Fact check: Nebo School District responds to claims about student protest over ‘furries’

A district spokesperson said the protest seemed to be organized after a message sent to families was misinterpreted.

(Google Maps) Administrative offices for the Nebo School District, as shown in 2023.

Video of middle schoolers walking out of a Nebo School District school in Payson on Wednesday quickly spread in conservative social media circles, with posts claiming the students were protesting because the district was allowing student “furries” to “terrorize” other students.

Conservative radio host Adam Bartholomew, who shared video of the walkout to X, wrote in a post that the student who organized the protest told him student “furries” were biting, scratching and spraying “human repellent” at other students, “and when a student retaliates they are the one who gets suspended.”

Nebo School District spokesperson Seth Sorenson said that claim was false. He also said students at the middle school are not wearing full-body animal costumes to class, as “furries” — part of a subculture of people who sometimes dress up like animal characters but act like humans — are known to do.

But by about 4 p.m. Wednesday, Bartholomew’s video and claims had been picked up and spread by Libs of TikTok, an account on X that shares anti-LGBTQ posts and other clips geared at generating right-wing outrage. Bartholomew is married to Cari Bartholomew, who is running as a far-right candidate for the Utah State Board of Education in District 13.

“Students claim that the furries bite them, bark at them, and pounce on them without repercussion,” the Libs of TikTok post read. “However, if they defend themselves in any way, they get in trouble.”

Dismissing those claims, Sorenson said the Wednesday protest seemed to be organized after a message the school sent to families last week was misinterpreted.

School’s message encouraged ‘respect,’ official said

The message was sent after a group of students had been targeting another group of students, saying things “that were overheard by others that the administration felt were inappropriate and shouldn’t be said,” Sorenson said.

The group of students being targeted, he added, were students who sometimes come to school wearing headbands “that may have ears on them.” He said doesn’t think the targeted students necessarily refer to themselves as “furries.”

“These are pretty young kids,” he said. “You’ll have students that show up with headbands and giant bows; you’ll have students that show up dressed as their favorite basketball player, or baseball player. That’s just what kids this age do.”

In one specific instance, the targeted students “were sitting in a corner of the lunchroom, eating as a group of friends” when others began calling them names and throwing food at them “because they were dressed differently,” Sorenson told The Salt Lake Tribune on Thursday, providing more details about the situation.

After word of the altercation spread, the school sent an initial message to families last Friday, stating, “We expect ALL students to be respectful towards each other while we are here at school.”

“We hope you will treat others how you would like to be treated,” the message stated. “Outstanding behavior might demonstrate curiosity, understanding, patience and tolerance.”

The note continued, “One of our goals is to ensure that you are able to come to school, each day to learn the academic curriculum and appropriate citizenship. As responsible citizens, we hope you will look out for each other, take care of each other and treat each other with kindness.”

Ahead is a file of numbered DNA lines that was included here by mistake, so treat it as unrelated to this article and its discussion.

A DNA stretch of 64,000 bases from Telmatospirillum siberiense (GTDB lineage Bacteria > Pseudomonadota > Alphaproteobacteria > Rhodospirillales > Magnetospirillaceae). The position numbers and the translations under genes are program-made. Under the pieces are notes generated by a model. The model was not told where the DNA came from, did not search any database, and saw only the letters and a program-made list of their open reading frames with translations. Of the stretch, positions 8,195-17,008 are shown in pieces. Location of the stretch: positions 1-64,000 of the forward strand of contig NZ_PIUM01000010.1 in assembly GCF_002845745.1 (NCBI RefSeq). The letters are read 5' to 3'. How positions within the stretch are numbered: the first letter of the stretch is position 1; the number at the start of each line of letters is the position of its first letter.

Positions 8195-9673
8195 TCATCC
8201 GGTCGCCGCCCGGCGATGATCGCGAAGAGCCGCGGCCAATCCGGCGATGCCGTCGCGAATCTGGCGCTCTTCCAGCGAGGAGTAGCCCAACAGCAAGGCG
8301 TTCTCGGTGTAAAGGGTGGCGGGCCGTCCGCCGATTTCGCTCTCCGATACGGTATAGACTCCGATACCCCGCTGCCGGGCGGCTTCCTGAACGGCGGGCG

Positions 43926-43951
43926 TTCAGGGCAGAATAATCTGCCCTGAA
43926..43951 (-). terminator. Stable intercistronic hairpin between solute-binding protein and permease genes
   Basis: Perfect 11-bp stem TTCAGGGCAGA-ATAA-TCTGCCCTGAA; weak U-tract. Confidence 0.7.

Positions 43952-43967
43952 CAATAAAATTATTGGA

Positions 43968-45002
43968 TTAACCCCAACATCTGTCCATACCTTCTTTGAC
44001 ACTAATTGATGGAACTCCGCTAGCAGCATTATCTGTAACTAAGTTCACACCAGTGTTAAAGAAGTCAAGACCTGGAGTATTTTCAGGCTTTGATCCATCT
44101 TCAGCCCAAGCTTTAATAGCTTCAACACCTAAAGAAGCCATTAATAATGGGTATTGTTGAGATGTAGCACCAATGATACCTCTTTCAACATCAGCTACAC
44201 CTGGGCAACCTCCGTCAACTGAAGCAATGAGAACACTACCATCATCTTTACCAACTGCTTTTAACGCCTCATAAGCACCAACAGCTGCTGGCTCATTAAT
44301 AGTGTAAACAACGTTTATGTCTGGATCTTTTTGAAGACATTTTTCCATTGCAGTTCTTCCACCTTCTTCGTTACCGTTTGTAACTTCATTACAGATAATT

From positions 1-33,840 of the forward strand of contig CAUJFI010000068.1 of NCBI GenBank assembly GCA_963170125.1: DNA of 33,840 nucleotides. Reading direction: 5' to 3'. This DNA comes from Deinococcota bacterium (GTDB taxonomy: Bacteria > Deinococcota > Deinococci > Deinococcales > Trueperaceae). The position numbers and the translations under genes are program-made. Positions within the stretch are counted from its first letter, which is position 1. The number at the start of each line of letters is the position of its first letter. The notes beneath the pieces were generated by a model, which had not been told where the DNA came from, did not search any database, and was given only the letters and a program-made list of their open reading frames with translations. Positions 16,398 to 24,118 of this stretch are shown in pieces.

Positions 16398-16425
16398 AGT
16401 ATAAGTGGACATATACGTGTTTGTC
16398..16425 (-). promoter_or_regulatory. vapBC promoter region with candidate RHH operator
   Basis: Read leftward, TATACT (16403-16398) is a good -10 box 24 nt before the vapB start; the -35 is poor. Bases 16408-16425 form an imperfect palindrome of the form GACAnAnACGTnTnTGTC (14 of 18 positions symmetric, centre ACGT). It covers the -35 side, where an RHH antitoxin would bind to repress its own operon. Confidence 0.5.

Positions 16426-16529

The message reiterated both the school’s dress code policy, as well as the school’s policy against written, verbal, or physical acts that stand to threaten, humiliate or abuse others.

But Sorenson said he thinks some parents misinterpreted the note, incorrectly taking it as a message that the school was “taking the side of a single group, saying, ‘We want you to be kind to this group, but they don’t have to be kind to anyone else.’”

“Nobody was taking the side of one group or another,” he said. “What we were saying is everyone needs to treat everyone else with respect.”

Sorenson said some upset parents took to social media instead of discussing the issue with the school district. On Sunday, a Change.org petition was created, titled “Students for Humans at School, not animals aka furries,” demanding that the district enforce its dress code. The online petition had garnered more than 1,500 signatures as of Thursday afternoon.

School sends second message to clarify ‘misunderstandings’

On Tuesday, the school sent another message to parents, trying to clarify its original note.

“We have had several parents reach out to us over the past few days, regarding rumors that are being spread about behaviors of a small group of students at our school,” the message read. “We hoped our efforts to clarify misconceptions would be sufficient, but it seems we still have some misunderstandings.”

The note went on to quote the Friday message, and concluded with an acknowledgement of rumored plans of a walkout protest Wednesday.

“While students may exercise their freedom of expression, disruptions to the school day will be handled as needed,” the message read, citing district policy.

The student protest ultimately came together Wednesday after some parents pulled their children from school, Sorenson said.

Moving forward, Sorenson said the district plans “to stay the course,” aiming to “foster a respectful school community.”

“We hope that rather than parents just reaching out on social media and posting, that they’ll actually reach out to the school and have conversations,” Sorenson said, adding that the district “would love nothing more than to engage in those conversations and find solutions that will make everybody happy.”